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This filmmaker spent months interviewing neo-Nazis and jihadists. Here’s what she learned.

Deeyah Khan, a Muslim woman, met her enemies — and came away more hopeful than ever.
Ken Parker was the guy in the film with the swastika on his chest who was posting neo-Nazi flyers in a Jewish neighborhood when I met him. He was saying the most vile things I’ve ever heard. He actually marched at Charlottesville as well.

Well, he called me up a few months after the film aired and he said, “I’ve left.” He said he left because he used the word “friend” to describe me. Now, this was one of the most extreme people I met. But his experience with me opened him up to speaking to other people who are different from him.

So he actually became friends with the pastor of a mostly black church who lived in his apartment complex. The pastor invited him and his fiancée to his church, and Ken basically stood in front of everyone there and said, “I used to be in the Klan, now I’m in a neo-Nazi organization, these are the views I hold ...”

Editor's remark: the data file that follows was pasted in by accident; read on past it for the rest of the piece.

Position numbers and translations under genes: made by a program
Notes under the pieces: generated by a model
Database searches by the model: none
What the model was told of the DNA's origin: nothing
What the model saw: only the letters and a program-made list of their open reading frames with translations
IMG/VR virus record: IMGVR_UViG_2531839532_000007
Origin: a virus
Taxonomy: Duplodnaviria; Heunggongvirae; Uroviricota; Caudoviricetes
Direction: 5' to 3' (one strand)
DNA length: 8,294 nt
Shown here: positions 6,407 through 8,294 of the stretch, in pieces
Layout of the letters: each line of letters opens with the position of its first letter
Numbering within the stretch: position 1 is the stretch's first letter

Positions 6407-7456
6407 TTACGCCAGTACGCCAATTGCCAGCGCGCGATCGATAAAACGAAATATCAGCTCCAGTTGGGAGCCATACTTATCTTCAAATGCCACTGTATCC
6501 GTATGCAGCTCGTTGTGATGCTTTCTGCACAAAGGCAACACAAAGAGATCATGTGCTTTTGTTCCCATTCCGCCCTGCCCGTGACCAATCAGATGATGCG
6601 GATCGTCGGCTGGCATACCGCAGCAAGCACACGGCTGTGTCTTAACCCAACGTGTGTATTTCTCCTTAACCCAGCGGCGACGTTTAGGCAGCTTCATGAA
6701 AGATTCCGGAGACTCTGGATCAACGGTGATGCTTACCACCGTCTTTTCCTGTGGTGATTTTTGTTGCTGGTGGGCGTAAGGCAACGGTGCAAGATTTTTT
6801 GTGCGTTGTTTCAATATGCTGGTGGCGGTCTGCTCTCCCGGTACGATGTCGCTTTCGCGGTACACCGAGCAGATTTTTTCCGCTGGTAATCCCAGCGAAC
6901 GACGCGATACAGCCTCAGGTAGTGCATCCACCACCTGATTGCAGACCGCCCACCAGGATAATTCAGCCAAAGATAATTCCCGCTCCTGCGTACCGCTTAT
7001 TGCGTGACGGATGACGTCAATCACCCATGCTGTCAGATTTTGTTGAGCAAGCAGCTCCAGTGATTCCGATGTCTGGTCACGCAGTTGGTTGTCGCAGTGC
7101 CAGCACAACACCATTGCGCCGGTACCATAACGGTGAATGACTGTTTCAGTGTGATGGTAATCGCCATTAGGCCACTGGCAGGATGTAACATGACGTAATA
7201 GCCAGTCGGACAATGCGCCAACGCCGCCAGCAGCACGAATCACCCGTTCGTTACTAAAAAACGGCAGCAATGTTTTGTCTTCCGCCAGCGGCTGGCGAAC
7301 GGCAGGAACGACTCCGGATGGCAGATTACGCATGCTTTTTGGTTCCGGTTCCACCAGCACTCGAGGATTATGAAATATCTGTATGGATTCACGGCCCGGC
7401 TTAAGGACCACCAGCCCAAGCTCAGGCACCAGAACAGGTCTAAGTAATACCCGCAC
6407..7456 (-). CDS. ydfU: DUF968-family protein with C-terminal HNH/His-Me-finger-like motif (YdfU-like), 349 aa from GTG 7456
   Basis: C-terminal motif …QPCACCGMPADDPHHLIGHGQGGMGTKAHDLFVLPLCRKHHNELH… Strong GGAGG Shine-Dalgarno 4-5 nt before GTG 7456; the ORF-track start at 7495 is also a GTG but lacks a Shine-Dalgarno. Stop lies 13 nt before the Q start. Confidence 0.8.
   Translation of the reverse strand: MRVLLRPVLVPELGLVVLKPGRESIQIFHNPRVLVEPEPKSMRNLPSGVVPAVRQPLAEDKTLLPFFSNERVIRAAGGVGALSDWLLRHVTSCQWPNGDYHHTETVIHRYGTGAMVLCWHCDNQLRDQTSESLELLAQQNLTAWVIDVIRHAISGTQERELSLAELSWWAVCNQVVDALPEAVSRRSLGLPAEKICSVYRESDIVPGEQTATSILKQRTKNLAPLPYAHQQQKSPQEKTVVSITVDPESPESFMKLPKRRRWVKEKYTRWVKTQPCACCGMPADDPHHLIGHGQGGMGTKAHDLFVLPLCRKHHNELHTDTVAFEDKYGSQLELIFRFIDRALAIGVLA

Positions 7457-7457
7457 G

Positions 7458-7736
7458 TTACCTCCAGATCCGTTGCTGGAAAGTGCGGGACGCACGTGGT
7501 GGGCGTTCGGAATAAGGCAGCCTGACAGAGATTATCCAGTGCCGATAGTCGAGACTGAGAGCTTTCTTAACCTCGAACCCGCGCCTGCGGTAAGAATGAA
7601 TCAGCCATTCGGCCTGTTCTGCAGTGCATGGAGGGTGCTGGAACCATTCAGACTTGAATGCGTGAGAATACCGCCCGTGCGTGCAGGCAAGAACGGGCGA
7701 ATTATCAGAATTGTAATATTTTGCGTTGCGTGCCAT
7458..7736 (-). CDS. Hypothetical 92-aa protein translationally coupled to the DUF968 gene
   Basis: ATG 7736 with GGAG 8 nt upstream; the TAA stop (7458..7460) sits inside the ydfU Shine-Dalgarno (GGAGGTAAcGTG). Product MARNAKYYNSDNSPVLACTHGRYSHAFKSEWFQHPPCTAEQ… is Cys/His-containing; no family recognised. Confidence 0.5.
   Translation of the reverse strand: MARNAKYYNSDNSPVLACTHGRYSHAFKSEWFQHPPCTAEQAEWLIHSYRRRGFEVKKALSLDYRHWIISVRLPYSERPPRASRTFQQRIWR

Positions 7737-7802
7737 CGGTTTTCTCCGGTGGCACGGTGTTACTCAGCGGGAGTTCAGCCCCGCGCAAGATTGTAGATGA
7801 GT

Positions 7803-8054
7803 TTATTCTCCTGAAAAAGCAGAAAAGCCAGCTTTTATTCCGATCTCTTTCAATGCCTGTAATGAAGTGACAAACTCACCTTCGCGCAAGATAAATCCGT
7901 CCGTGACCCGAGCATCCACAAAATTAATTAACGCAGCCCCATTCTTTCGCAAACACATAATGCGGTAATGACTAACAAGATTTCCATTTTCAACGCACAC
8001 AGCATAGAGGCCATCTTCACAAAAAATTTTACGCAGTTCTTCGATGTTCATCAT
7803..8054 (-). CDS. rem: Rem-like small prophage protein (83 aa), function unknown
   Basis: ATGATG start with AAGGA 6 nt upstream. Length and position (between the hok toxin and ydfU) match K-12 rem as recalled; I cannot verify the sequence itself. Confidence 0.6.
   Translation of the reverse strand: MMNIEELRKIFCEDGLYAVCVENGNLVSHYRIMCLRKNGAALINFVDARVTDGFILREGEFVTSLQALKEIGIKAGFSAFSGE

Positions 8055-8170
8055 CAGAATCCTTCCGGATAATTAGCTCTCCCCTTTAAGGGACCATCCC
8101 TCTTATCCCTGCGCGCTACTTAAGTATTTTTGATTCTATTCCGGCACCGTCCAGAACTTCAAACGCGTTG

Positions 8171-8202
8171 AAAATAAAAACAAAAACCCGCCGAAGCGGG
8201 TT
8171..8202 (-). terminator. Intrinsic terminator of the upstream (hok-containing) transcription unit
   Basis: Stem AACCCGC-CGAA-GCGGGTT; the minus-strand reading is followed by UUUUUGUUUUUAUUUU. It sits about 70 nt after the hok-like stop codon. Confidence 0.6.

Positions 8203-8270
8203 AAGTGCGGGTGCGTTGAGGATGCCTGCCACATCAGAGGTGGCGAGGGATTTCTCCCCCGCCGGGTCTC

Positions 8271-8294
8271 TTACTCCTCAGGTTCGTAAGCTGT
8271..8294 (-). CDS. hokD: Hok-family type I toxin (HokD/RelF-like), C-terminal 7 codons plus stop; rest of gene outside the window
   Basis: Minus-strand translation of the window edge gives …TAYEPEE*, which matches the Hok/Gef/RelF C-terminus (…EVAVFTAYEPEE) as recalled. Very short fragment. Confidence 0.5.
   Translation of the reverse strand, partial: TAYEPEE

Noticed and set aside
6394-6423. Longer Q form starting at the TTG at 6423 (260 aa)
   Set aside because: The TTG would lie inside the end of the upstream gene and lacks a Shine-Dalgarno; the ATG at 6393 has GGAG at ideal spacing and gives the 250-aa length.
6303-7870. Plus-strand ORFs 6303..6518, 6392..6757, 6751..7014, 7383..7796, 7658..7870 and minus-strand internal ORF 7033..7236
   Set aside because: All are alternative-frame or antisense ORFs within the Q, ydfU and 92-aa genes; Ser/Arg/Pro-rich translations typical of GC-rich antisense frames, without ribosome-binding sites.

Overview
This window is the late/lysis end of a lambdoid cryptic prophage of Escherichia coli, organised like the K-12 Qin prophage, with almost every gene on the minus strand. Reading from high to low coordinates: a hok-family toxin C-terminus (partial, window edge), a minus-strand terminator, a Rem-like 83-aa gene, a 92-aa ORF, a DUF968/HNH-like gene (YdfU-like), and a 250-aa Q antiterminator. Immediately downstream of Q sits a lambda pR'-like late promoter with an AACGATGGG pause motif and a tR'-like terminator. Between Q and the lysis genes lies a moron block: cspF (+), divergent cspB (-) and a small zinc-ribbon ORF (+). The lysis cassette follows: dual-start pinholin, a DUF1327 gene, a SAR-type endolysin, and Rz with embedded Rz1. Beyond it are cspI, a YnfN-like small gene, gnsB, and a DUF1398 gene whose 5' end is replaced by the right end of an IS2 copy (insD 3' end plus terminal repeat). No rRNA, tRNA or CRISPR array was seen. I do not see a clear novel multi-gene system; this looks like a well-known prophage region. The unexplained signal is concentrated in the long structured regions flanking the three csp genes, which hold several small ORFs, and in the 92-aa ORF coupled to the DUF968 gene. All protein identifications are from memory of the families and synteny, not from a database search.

And after he was done, people came up to him and hugged him and said, “Look, we detest what you stand for, but it takes a lot of courage for somebody like you to come in here and share what you have shared.”

That was the last straw for him, where he realized that the people he hated so deeply are showing him nothing but kindness and compassion and an open heart, and are showing it to him even though he doesn’t deserve it. His whole ideology fell apart.

I’ve maintained my friendship with Ken and I’ve connected him with other former neo-Nazis because I know how hard it is to leave these groups, whether you’re a white supremacist or a jihadist. These movements become your identity, your life, your whole network of friends, and when you leave, you’re completely shunned. So we have to support people who want to get out.

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via @Peter Speckmayer and @Art Zemon